If you’re looking to bond with your community members, customers, partners, donors, friends and family in a fresh way, consider uniting them around a charity challenge.
Many groups are discovering that connecting around the charitable cause of an existing 5K, 10K, or even a marathon can be a great way to engage your community, “fund-race” for the causes you care about, and promote your organizations’ mission. The beauty of these events is that they’re very popular right now and there’s usually a distance for every age and skill level, including 1-mile Fun Runs for little ones.
You can also do a charity challenge apart from a race. Just find a cause and design your campaign events to get others on board. It could be anything from a Chili Cook-off1 to a fun event you create to support one of the many sports, arts, education and other charities in the Quicken Loans Charity Challenge.2 If you choose something well-known, it’s easy to piggyback on the cause’s marketing to promote your team.
10 Reasons to Organize a Charity Challenge
Your charity challenge can incorporate many of the values and activities you’re already investing in. What’s more, a charity challenge can offer you structure and accountability to actually do the things you want to do, but don’t seem to make your priority list.
Here are the benefits you’ll see:
- Gain greater accountability to be active and philanthropic
- Have more fun getting active
- Bring your community together in a meaningful way
- Really get to know your colleagues outside of work
- Support a worthy cause
- Promote the value of both exercise and giving back to the community to your kids, your students or your campers
- Enjoy the well-known benefit of setting challenging goals and accomplishing them
- Engage with customers and prospects face to face — outside of social media
- Boost the morale of your organization
- Validate your organization to mission-minded prospects
How Fund-Racing Works for ACTIVE
Since 2007, an internal employee program here at ACTIVE called ACTIVEx has rallied employees every year for a charity challenge benefiting organizations that promote active lifestyles for kids. This “fund-racing” event combines two of ACTIVE’s major goals:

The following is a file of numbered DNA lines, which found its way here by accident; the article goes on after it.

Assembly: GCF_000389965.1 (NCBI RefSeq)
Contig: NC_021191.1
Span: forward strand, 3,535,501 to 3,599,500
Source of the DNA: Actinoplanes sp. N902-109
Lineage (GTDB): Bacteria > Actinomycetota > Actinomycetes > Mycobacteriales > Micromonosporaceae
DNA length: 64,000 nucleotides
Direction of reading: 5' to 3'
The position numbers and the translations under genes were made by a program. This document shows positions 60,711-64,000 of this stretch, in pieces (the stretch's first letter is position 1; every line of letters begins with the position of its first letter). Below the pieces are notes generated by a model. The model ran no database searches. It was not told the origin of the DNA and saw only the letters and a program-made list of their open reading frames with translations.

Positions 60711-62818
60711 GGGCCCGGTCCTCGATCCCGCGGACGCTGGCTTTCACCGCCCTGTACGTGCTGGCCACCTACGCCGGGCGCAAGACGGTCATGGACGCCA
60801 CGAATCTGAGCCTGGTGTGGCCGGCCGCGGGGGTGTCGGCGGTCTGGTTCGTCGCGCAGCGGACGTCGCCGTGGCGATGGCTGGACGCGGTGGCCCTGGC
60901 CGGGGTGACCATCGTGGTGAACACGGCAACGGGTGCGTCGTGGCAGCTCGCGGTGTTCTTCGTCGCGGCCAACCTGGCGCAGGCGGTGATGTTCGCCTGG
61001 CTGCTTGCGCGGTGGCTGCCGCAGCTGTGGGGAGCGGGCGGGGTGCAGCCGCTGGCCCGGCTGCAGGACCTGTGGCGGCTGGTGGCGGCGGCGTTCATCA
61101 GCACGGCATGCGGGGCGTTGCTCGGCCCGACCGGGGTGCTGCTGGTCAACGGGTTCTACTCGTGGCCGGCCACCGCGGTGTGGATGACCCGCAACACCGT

- To raise money for an organization that shares our mission to make the world a more ACTIVE place.
- To encourage our employees to participate in an endurance event organized by an ACTIVE client for the purpose of stretching staff personally and philanthropically, as well as growing camaraderie among coworkers and supporting our client.
Over the years, we’ve raised more than $439,000 for local non-profits in cities across the country that share our goals, including local YMCAs, youth sports organizations, and camps. Many of the employees involved had never trained for or participated in a running event before. Some have even become triathletes because of the challenge!
How to Organize Your Charity Challenge
1. Choose a charity. Find a cause that resonates with you and your tribe (or a 5K, 10K, marathon or triathlon nearby supporting a one). For example, the Jacob Logan 5K & Fun Run in Coppell, TX, brought together a community grieving over one teen’s untimely death to raise money for orphans in Zambia.
For even more fun, choose a themed race like a Turkey Trot, Jingle Jog or Ugly Sweater Run or one of the many fun runs featuring mud, colored powder, bubbles or obstacles. Most of these are associated with charitable organizations.
2. Set up your fundraising tools. The race or charity you choose usually has donation software that makes it easy to set up fundraising pages and manages the financial aspects of the race. (You shouldn’t have to handle any of the money). They’ll help you set this up for your team.
3. Set a fundraising goal (as a team and as individuals). $300 is a very achievable goal for most individuals.
4. Announce your event. Introduce the event at least three months prior to race day to give participants time to ‘train’ and raise money.
5. Promote the race. Create a page for your event on Facebook or another social media platform, talk it up, plan training meet-ups, and design a t-shirt for your team. Your biggest job is Chief Cheerleader.
6. Celebrate your success. Plan an after-event party to celebrate your team’s accomplishments.
7. Use the event for social media and marketing later. Invite the media, take lots of pictures and promote the event on your website, in brochures, and on social media. Talk it up!
8. Go ahead and plan now for your 2nd Annual Charity Challenge. That allows you to promote next year’s event while energy is high and to give the initiative time to grow. It can take a few years for a new event to become a recognized and beloved in a community.
Given the popularity of social running for a cause, a charity challenge can add a new dimension of hope and health to your community and loyalty to your program as you give back and get active together.
[If you decide to try your own charity challenge, we’re happy to answer any questions you may have about getting people involved or structuring your program. PM us through our Let’s Talk Camp Facebook page and mention this post and we’ll reach out.]